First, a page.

EASTON – Pasta made by hand, pizza from a wood fired oven, and a passion for authentic Italian cuisine on every plate. That’s what’s served at Corfinio. Located in Easton, Corfinio has quickly become one of the best Italian restaurants south of Boston, thanks in large part to not one, but two great chefs.
Maximillian Calise is the Chef de Cuisine.
“I come from a big Italian family and we cooked a lot, and we had a lot of family dinners, and I spent my entire life in restaurants and around food.”
Nicola Battistacci is the Executive Chef.
“Food for me is everything. I grew up in Italy you know. We have a big passion of food.”
Together, this Italian born chef and his American born counterpart make for a dynamically delicious duo.
“Our head chef here Nico, he comes right from Italy and he gives me a chance to learn traditional true Italian food and it allows me to learn, and to translate that to the guest as well,” Max said.
All of that authentic food comes straight from Corfinio’s big, beautiful open kitchen.
“It allows the customer to see everything that we’re doing, kind of get a touch of where their food is coming from,” Chef Max described. “Seeing the flames come up from the pans, it’s a great experience visually.”
In true Italian tradition, almost everything at Corfinio is made from scratch, from the light and fluffy gnocchi, to the crispy crunchy cannoli shells. What’s not made in house, is imported straight from Italy – like the meat and cheeses on Corfinio’s Antipasto, and the Carnaroli rice used in the crispy creamy Arancini.
The seafood is local, of course, like their big bowl of fragrant and flavorful mussels.
“The Mussels to me is a really beautiful dish,” Max said. “It comes in a white wine saffron broth and the we serve it with grilled focaccia with roasted garlic on the top. So you get to enjoy the mussels, and then at the end you’re left with this beautiful broth which you can take this bread and you can dip it in, and you can soak it all up.”
Pastas here are an absolute must., like the homemade Ricotta Cavatelli with mushrooms and truffle butter, or the simple, and simply sensational Capellini Cacio e Pepe.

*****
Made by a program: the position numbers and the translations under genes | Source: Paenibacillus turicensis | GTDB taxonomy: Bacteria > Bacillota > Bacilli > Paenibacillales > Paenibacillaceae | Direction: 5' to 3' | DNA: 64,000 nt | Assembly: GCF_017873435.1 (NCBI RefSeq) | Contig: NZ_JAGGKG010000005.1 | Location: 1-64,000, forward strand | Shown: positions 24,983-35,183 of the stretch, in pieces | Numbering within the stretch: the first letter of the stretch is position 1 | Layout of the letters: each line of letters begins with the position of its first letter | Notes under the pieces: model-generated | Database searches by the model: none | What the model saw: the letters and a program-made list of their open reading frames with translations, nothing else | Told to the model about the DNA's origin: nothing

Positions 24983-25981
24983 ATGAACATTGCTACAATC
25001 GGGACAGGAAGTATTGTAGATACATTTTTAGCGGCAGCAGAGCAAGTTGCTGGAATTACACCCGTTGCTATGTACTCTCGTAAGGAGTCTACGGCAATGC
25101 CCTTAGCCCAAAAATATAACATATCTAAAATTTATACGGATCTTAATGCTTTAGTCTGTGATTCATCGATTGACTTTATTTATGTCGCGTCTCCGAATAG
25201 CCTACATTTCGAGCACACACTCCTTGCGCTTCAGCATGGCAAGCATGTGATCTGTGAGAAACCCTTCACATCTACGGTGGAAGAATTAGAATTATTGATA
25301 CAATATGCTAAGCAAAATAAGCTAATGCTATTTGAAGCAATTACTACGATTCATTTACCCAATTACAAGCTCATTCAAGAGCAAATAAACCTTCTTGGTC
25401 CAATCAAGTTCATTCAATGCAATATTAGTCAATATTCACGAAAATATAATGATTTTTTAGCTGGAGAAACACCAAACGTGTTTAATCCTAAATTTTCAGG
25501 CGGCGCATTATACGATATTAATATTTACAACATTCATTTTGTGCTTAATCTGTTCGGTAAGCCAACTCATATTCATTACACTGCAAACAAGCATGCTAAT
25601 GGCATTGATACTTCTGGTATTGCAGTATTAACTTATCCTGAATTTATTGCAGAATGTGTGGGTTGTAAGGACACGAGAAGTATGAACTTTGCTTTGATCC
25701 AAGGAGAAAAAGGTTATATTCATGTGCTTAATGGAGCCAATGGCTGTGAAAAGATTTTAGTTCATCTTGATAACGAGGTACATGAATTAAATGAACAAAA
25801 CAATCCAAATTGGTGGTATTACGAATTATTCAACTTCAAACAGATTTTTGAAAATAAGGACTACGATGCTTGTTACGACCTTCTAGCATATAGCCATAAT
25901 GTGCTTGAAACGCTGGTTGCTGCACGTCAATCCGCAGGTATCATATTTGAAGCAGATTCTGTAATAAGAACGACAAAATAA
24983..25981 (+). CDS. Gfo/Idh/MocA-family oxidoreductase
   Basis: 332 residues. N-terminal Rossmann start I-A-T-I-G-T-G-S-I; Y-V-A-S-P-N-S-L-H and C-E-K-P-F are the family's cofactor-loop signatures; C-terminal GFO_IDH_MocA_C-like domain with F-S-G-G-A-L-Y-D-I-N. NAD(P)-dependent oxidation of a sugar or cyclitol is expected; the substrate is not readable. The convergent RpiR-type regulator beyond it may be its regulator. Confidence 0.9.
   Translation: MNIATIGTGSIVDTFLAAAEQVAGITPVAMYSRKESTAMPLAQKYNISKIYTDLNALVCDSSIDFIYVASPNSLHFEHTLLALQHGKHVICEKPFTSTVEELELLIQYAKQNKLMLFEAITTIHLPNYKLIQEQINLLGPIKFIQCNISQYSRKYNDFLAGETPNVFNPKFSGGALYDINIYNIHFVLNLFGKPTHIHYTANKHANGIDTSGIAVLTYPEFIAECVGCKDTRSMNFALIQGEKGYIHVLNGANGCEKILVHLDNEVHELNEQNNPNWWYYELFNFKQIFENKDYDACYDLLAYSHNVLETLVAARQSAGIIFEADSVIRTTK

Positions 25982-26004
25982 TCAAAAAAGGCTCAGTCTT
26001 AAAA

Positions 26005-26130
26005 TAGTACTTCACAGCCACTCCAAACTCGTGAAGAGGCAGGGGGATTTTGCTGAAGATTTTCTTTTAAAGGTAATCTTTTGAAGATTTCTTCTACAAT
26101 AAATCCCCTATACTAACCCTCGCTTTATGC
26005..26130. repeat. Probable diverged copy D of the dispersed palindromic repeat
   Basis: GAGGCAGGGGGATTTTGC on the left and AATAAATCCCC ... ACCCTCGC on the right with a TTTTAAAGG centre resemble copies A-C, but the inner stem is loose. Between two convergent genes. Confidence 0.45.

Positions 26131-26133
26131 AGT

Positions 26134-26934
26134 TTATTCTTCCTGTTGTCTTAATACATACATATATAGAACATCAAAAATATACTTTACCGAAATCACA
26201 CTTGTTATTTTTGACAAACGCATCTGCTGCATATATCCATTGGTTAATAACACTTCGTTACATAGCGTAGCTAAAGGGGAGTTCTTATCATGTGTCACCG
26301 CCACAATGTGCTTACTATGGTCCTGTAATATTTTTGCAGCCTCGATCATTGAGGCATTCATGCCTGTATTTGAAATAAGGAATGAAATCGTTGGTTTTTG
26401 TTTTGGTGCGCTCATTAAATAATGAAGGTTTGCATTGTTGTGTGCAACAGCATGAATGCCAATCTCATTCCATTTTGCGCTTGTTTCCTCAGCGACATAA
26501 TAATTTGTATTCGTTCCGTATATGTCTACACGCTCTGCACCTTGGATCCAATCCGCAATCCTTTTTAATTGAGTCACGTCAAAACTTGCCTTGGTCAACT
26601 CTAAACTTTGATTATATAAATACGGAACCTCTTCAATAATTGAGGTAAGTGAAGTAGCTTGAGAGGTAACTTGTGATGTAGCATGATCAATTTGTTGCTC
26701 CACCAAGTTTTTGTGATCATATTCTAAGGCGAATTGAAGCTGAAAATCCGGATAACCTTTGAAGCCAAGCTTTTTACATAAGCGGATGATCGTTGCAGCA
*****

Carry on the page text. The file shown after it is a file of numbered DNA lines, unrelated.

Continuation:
“It’s a better, cleaner alfredo sauce. The dish starts out with some butter in the pan and some cracked black pepper, and we add pasta water to it which helps build a really creamy nice sauce,” Chef Max explained. “We emulsify it with some parmesan cheese. It comes together, it’s really creamy, it’s got a nice spice to it from the black pepper. I think this is a dish that anybody can come in and enjoy because it’s so simple, and I think that’s the embodiment of Italian food.”
For something a whole lot heartier, and made with a whole lot of heart, nothing beats the Bolognese.
“To me when you have a Bolognese, it has to taste warming. It has to taste like in my mind, love and family, because that’s what that dish means,” Max said. “When my grandmother made me dishes like that I felt love… so I want that to translate right to the customer.”
While the Bolognese reminds Chef Max of home, Chef Nico is partial to the homemade potato gnocchi with wild boar ragu, pine nuts, and sage.
“I grew up with my father, with my grandfather, they’re hunting the wild boar, and then cooking, and every Sunday sitting together at the table and eating gnocchi with wild boar. So it looks like if you are in Italy.”
Corfinio’s dining room is spacious and comfortable. There is a cool bar mixing up craft cocktails and a gorgeous chef’s table overlooking the open kitchen, where much of the cooking is done with live fire.
Meats like the bone-in Pork Chop and massive Tuscan Steak are wonderfully smoky thanks to a blazing hot Josper oven. Meanwhile, the Neapolitan style pizzas benefit from a well-seasoned wood fired oven.
“The pizza oven has been here since this building has been here, so it’s got a lot of years of what I call seasoning,” Max explained. “The bottom of that stone in our pizza oven has seen thousands of pizzas, and every bit of olive oil, every bit of cheese, every bit of everything that’s ever touched that stone has seasoned it and given it a really nice flavor.”
Just like the rest of your meal, the desserts at Corfinio are made in house. There is fluffy Tiramisu, silky Crème Brulee, and a classic Cannoli.
“We make our cannoli shells here in house, along with the filling. I think just taking the time to make a cannoli really makes all of the difference. It tastes fresh; it tastes crispy,” Chef Max described. “The filling is a ricotta filling and it’s crispy, creamy, and then you’ve got chocolate and candied pistachios that we also make here as well. It’s texturally a really beautiful dessert.”
It’s a beautiful way to end your culinary visit to Italy, at Corfinio. You can find this restaurant at 285 Washington Street in Easton, and online at corfinioeaston.com.
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